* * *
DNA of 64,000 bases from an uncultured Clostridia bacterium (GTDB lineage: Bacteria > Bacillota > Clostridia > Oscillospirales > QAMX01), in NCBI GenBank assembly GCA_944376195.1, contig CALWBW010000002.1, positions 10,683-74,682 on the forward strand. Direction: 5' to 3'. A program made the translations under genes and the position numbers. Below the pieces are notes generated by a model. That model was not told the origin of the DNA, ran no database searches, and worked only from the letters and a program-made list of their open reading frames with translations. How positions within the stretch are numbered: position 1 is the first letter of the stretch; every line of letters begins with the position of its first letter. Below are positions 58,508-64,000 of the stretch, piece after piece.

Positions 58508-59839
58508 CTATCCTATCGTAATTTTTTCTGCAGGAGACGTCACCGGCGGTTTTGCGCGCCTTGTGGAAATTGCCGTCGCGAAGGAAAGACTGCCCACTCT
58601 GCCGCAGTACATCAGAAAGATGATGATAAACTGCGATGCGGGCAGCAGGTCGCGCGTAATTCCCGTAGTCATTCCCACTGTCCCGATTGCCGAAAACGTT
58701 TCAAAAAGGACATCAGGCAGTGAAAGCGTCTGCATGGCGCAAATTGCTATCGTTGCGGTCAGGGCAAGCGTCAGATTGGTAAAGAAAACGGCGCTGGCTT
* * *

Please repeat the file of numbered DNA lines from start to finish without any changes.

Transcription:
DNA of 64,000 bases from an uncultured Clostridia bacterium (GTDB lineage: Bacteria > Bacillota > Clostridia > Oscillospirales > QAMX01), in NCBI GenBank assembly GCA_944376195.1, contig CALWBW010000002.1, positions 10,683-74,682 on the forward strand. Direction: 5' to 3'. A program made the translations under genes and the position numbers. Below the pieces are notes generated by a model. That model was not told the origin of the DNA, ran no database searches, and worked only from the letters and a program-made list of their open reading frames with translations. How positions within the stretch are numbered: position 1 is the first letter of the stretch; every line of letters begins with the position of its first letter. Below are positions 58,508-64,000 of the stretch, piece after piece.

Positions 58508-59839
58508 CTATCCTATCGTAATTTTTTCTGCAGGAGACGTCACCGGCGGTTTTGCGCGCCTTGTGGAAATTGCCGTCGCGAAGGAAAGACTGCCCACTCT
58601 GCCGCAGTACATCAGAAAGATGATGATAAACTGCGATGCGGGCAGCAGGTCGCGCGTAATTCCCGTAGTCATTCCCACTGTCCCGATTGCCGAAAACGTT
58701 TCAAAAAGGACATCAGGCAGTGAAAGCGTCTGCATGGCGCAAATTGCTATCGTTGCGGTCAGGGCAAGCGTCAGATTGGTAAAGAAAACGGCGCTGGCTT